Bush urges end to cartoon protests

US President George Bush has called for an end to violence triggered by cartoons of the Prophet Muhammad as growing anger over their publication claimed more lives.

    Angry Muslim protests have led to deaths and serious injuries

    Speaking in Washington after a meeting with Jordan's King Abdullah, Bush said press freedoms should be excercised with sensitivity, but added:

    "We reject violence as a way to express discontent with what may be printed in a free press".

    "I call upon the governments around the world to stop the violence, to be respectful, to protect property, protect the lives of innocent diplomats who are serving their countries overseas," the US president said.

    Earlier police in Afghanistan shot four protesters dead as a large crowd tried to march on the US military base at Bagram, north of the capital Kabul.

    Islamic organizations too have called for an end to the deadly rioting across the Muslim world.

    Eleven people have been killed in the last week in Afghanistan alone as thousands joined street protests across the country against the cartoons.

    Violent protests also claimed lives in Lebanon and Somalia, with dozens reported injured in skimishes around Danish and European embassies.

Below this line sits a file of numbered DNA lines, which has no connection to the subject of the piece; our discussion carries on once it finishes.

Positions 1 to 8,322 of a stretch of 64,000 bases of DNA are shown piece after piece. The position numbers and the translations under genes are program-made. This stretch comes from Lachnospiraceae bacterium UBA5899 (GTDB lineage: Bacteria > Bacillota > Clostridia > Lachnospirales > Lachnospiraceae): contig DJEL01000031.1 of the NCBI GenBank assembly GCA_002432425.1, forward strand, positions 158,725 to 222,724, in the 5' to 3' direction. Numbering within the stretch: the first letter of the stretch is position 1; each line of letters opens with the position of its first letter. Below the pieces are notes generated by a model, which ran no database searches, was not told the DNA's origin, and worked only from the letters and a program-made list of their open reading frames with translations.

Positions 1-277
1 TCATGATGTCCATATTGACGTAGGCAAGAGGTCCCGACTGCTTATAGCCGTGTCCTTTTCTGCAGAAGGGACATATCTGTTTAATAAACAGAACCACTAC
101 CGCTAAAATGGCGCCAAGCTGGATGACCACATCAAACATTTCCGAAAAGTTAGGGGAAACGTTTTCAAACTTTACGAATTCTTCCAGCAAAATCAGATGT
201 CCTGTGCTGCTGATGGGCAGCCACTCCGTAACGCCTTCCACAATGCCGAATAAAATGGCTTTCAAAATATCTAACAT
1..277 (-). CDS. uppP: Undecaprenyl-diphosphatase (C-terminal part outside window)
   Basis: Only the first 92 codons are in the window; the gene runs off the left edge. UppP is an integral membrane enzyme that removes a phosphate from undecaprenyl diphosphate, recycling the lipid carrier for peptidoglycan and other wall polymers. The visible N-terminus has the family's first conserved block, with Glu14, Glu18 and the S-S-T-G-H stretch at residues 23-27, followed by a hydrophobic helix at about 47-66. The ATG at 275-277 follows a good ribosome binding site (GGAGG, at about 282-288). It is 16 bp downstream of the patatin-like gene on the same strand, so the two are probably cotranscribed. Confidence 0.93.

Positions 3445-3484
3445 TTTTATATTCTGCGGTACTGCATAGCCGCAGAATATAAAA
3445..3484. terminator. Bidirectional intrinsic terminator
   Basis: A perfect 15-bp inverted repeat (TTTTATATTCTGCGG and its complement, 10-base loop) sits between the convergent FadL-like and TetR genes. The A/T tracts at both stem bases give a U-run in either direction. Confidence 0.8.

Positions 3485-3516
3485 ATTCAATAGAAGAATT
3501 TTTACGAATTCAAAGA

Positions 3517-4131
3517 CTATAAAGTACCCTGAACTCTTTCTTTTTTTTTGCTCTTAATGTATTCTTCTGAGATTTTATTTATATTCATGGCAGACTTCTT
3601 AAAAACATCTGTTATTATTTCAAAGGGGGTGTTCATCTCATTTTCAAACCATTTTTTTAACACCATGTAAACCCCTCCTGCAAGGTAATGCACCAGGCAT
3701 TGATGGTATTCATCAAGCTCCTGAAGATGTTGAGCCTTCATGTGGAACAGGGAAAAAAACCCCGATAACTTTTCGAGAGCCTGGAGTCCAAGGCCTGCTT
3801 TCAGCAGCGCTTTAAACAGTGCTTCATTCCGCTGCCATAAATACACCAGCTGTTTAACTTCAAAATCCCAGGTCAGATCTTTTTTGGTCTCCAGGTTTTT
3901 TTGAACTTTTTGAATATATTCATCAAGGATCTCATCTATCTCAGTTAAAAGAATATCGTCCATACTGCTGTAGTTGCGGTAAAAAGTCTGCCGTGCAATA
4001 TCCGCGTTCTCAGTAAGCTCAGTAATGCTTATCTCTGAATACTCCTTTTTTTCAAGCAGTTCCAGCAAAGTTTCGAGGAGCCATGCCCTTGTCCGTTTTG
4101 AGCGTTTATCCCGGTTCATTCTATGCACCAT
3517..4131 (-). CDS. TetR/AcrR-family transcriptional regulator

'Unacceptable'

    "We reject violence as a way to express discontent with what may be printed in a free press" 

    George Bush,
    US President

    Bush made his comments after a meeting with King Abdullah II of Jordan.

    "With all respect to press freedoms, obviously anything that villifies the Prophet Muhammad ... or attacks Muslim sensibilities, I believe, needs to be condemned," the king said.

    He went on to say that those who want to protest should "express their views peacefully".

    "When we see protests, when we see destruction, when we see violence  - especially if it ends up taking the lives of innocent people, (it) is completely unacceptable," he said.

    Bush, with King Abdullah said
    "freedom" has responsibilities

    "Islam is a religion pf peace, toleration and moderation", he added.

    Bush said that the reaction to the publication of the drawings was a subject "that requires a lot of discussion and a lot of sensitive thought.

    The president also went on to say that he "recognized that with freedom comes responsibilities. With freedom comes the responsibility to be thoughtful about others".

    The drawings - including one depicting the prophet wearing a turban shaped as a bomb - have stirred a furore among Muslims.

    Islam forbids any illustrations of Muhammad.

    The caricatures were first published in the Danish newspaper Jyllands-Posten in September last year.

    SOURCE: Agencies


    YOU MIGHT ALSO LIKE

    Survivor stories from Super Typhoon Haiyan

    Survivor stories from Super Typhoon Haiyan

    The Philippines’ Typhoon Haiyan was the strongest storm ever to make landfall. Five years on, we revisit this story.

    How Moscow lost Riyadh in 1938

    How Moscow lost Riyadh in 1938

    Russian-Saudi relations could be very different today, if Stalin hadn't killed the Soviet ambassador to Saudi Arabia.

    We Are Still Here: A Story from Native Alaska

    We Are Still Here: A Story from Native Alaska

    From Qatar to Alaska, a personal journey exploring what it means to belong when your culture is endangered.